I would also really recommend you stick around for the credits. Rather like the Kung Fu Panda movies there is some really great animation used in the credits as well as an excellent version of The Beatles song While My Guitar Gently Weeps covered by Regina Spektor. It actually rather annoyed me that people left before the credits had finished (all 6 other people, seriously Nine Lives had a bigger audience that’s just wrong). However, all of this would mean nothing if Kubo and the Two Strings didn’t have a really great story.

Fortunately, it really does. Kubo and the Two Strings tackles several themes of family, maturity, grief as well as several elements that I won’t go into for fear of spoiling the plot. This is a very different animated film to a lot of what is on the market. It treats its audience with a real sense of intelligence, there is a very interesting relationship between Kubo and his mother at the beginning of the film which I can’t recall seeing in an animated film, well from the Western world at least. There is also a very interesting relationship between Kubo, Monkey and Beetle which really makes the film. Kubo loses his family and he makes a new family with these two and their connection is what really sells the film’s plot. It’s just one of the great features about the film though. If there is one thing which is really great it’s the main character, Kubo is just a normal kid under very difficult circumstances. He is not a Mary Sue character, and he is never so childish that you don’t root for him. He is actually a very likeable character and he has an excellent back story. He does a cool job as a busker using his magic guitar to tell stories hence why the two strings is in the title, he plays a two stringed guitar that makes Origami come to life.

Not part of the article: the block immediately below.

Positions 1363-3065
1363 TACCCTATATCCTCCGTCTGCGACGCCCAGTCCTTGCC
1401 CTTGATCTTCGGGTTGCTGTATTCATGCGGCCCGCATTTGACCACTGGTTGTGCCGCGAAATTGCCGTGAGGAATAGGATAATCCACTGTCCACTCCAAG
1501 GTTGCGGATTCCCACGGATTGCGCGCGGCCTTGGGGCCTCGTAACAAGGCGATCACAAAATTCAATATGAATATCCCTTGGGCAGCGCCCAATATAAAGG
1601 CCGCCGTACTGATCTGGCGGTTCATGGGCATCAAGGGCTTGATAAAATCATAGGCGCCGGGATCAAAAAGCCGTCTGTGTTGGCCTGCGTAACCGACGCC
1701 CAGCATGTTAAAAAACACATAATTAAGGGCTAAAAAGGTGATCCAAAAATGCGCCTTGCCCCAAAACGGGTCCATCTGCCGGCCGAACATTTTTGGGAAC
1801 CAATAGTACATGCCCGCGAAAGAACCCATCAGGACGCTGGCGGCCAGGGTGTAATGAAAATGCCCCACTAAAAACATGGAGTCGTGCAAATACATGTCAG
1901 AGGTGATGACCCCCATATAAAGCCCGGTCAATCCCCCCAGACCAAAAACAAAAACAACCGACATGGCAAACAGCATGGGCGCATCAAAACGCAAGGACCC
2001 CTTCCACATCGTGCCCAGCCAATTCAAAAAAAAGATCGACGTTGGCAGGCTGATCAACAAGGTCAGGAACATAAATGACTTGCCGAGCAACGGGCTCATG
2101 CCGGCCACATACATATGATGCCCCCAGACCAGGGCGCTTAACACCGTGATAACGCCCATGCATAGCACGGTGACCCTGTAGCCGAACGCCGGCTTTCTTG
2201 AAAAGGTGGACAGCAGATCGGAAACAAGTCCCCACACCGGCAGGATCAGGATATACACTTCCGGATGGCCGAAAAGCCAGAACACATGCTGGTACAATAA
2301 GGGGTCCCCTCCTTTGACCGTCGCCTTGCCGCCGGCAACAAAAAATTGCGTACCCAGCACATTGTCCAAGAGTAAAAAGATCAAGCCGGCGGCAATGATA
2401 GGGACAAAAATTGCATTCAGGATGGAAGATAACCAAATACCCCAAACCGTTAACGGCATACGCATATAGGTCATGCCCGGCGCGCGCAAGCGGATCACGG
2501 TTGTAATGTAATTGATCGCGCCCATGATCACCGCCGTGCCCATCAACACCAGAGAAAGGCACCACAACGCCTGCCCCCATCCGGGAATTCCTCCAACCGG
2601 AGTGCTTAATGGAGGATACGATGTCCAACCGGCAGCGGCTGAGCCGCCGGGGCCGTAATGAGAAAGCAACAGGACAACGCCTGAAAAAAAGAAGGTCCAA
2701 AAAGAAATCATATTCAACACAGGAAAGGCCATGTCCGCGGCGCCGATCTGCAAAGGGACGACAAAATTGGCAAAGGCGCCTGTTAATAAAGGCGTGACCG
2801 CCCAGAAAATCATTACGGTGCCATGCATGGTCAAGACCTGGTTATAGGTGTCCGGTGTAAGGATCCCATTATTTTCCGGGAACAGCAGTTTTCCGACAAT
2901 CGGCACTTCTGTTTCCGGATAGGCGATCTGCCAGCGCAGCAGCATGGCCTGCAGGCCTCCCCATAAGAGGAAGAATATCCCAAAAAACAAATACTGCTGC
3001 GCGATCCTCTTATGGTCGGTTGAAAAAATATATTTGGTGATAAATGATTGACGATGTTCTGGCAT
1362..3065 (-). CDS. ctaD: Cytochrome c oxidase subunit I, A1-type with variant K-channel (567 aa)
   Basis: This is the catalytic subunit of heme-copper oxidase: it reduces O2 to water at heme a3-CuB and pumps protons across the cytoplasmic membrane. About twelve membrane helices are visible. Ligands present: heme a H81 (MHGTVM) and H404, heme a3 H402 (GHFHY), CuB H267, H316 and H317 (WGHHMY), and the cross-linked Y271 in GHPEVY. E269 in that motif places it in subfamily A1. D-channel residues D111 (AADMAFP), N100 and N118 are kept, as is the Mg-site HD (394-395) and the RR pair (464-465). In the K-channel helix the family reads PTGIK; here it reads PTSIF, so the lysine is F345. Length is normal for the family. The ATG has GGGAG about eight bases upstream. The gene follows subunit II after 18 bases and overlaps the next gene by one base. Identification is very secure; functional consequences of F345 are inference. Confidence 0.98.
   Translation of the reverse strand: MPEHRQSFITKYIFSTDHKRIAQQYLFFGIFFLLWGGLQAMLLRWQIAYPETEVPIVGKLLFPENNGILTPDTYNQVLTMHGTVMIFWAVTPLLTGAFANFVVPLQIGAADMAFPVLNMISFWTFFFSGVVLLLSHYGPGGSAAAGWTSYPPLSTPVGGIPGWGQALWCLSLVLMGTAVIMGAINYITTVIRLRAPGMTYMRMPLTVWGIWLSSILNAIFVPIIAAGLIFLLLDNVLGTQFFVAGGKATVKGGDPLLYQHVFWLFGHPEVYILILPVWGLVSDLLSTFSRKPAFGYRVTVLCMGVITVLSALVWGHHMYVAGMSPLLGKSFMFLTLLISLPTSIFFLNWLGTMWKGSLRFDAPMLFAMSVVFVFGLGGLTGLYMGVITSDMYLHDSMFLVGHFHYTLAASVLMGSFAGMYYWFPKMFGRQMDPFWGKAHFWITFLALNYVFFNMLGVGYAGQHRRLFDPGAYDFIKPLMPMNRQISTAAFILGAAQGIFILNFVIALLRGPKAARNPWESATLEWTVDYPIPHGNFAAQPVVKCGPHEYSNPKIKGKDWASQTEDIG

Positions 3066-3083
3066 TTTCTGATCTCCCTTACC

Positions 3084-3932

The film also creates some threatening villains. I like them. The villains do feel a threat to the main heroes along with the monsters that they face which are all brilliantly realized with brilliant design and execution. The quest, whilst a bit stereotypical feels like the classis Samurai film, the journey of one’s discovery. The film actually went in several directions that I wasn’t expecting and it has incredibly mature themes and it also has the genius to have the show don’t tell rule, in fact there are several really quiet moments in the film which is something that I absolutely loved, because if you have watched as many kids films as I have where the characters do not shut up for 5 seconds, you will seriously appreciate any film that realizes it doesn’t have to have its characters constantly talking and doing stuff.

There are also some tear jerking scenes in this film. It is very heartfelt and it only really works because you become invested in the characters which are all brilliantly realized. The narrative feels like they really trust their audience enough to not have to explain every single tiny detail and they let it flow naturally and speak for itself.

I will say though, it’s not perfect. I may have said that the villains feel threatening, but I also don’t quite get their motivation entirely, though it does have an interesting pay off that I wasn’t expecting in the climax, which by the way was fantastic. This film has an occasional need to put in a lot of plot conveniences, you know, something happens just because and the characters all seem to be in the right place. There are also a couple of plot twists that I didn’t see coming, but there was one that I really did see coming and I think most people will see it down the line. Honestly though those are real nit picks the plot is actually good especially for the level that a lot of family films have been playing at recently and I will be honest with you, the narrative kept me engaged. It’s a really good story and I think the story developers and the screen writers should get a pat on the back for it. I don’t want to talk too much about it because I think it’s best to just go in and experience it.

As for the performances, they are pretty damn good and some of them are genuinely unrecognizable, most notably Ralph Fiennes is particularly subtle in his performance as the Moon King and Rooney Mara is so against type, I seriously couldn’t believe it was her. Art Parkinson makes an excellent lead, Charlize Theron is great as usual, cast in a role that really suits her. Matthew McConaughey seems like he is having real fun in this film. Even some of the minor supporting roles are pretty good especially Brenda Vaccaro and despite the fact that George Takei is featured on a lot of the advertising his role is borderline cameo, he is not largely featured in the film, he is good though when he is on screen.